The book discusses how subtle-body practices assume a quasi-material level of human existence that is intermediate between conventional concepts of body and mind. Often, this level is conceived of in terms of an invisible structure of channels, associated with the human body, through which flows of quasi-material substance take place. Contributors look at how subtle-body concepts form the basic explanatory structure for a wide range of practices. These include forms of healing, modes of exercise and martial arts as well as religious practices aimed at the refinement and transformation of the human mindbody complex.
By highlighting how subtle-body practices of many kinds have been introduced into Western societies in recent years, the book explores the possibilities for new models of understanding which these concepts open up. It is a useful contribution to studies on Asian Religion and Philosophy.
Chapter 21: “Magical Consciousness: A Legitimate Form of Knowledge”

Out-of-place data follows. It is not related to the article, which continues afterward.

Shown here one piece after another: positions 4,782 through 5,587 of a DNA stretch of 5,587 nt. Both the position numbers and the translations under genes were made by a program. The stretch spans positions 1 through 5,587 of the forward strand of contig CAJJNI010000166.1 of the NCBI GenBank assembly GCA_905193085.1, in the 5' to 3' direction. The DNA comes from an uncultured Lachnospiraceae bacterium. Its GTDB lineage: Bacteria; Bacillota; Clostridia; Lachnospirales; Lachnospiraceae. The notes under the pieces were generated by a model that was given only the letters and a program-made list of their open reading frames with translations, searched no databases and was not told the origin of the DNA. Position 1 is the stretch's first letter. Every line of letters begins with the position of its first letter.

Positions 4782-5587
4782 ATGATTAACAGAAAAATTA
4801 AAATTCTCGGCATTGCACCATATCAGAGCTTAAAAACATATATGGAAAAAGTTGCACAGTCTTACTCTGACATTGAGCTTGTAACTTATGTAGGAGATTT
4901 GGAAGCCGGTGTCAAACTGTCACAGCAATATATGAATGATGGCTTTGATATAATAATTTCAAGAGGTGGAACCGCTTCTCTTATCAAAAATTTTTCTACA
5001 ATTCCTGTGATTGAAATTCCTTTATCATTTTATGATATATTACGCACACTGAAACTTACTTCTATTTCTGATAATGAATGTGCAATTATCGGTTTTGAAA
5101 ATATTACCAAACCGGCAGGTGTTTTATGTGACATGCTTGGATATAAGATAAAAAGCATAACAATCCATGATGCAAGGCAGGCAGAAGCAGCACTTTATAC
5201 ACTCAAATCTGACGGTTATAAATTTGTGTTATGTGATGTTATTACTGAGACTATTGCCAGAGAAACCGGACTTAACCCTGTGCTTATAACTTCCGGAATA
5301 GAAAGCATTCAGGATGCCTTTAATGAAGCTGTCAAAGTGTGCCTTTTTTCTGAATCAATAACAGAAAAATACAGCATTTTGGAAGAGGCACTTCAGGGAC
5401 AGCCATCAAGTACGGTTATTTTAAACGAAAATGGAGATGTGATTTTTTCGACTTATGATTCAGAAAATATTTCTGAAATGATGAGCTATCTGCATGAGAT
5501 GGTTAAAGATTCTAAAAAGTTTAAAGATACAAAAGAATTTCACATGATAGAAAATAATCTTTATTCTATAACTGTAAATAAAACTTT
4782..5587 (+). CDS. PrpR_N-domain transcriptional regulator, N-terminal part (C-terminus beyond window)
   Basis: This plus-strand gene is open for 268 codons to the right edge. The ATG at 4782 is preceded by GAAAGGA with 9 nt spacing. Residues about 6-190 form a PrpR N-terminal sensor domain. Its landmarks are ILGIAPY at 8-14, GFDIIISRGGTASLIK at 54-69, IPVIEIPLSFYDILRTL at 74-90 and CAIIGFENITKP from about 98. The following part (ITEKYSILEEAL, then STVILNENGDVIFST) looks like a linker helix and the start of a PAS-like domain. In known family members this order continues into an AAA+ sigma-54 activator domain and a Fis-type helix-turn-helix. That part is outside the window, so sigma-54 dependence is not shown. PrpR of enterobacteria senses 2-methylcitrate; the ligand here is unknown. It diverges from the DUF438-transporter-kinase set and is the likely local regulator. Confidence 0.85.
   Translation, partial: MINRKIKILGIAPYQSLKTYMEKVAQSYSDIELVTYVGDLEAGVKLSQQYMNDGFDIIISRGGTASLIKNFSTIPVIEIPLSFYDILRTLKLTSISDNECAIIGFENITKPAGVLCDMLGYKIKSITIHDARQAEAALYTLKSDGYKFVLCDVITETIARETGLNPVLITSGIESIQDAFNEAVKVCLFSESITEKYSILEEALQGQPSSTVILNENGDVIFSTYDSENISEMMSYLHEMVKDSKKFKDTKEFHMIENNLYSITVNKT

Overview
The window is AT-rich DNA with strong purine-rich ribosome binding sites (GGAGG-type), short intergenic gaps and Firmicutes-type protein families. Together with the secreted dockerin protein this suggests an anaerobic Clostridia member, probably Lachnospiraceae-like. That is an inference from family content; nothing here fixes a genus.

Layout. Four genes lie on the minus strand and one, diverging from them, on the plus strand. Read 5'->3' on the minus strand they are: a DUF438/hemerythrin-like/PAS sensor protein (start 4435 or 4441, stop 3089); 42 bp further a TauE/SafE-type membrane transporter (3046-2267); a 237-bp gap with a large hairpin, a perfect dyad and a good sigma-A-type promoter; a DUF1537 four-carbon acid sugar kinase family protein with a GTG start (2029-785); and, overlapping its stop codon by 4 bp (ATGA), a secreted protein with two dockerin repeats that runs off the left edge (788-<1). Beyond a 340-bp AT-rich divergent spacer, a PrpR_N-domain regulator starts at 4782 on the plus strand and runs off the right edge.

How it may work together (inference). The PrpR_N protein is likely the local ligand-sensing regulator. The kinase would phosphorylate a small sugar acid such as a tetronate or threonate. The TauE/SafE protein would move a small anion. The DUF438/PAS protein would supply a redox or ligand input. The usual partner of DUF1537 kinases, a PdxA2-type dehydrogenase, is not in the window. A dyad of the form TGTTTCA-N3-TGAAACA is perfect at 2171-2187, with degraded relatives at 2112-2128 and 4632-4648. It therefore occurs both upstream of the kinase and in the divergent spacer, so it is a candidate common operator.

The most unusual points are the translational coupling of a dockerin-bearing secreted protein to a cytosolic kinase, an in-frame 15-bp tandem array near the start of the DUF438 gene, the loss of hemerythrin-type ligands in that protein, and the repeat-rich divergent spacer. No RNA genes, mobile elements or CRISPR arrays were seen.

Magic has been an important term in Western history and continues to be an essential topic in the modern academic study of religion, anthropology, sociology, and cultural history. ‘Defining Magic’ is the first volume to assemble key texts that aim at determining the nature of magic, establish its boundaries and key features, and explain its working. The reader brings together seminal writings from antiquity to today. The texts have been selected on the strength of their success in defining magic as a category, their impact on future scholarship, and their originality. The writings are divided into chronological sections and each essay is separately introduced for student readers. Together, these texts – from Philosophy, Theology, Religious Studies, and Anthropology – reveal the breadth of critical approaches and responses to defining what is magic.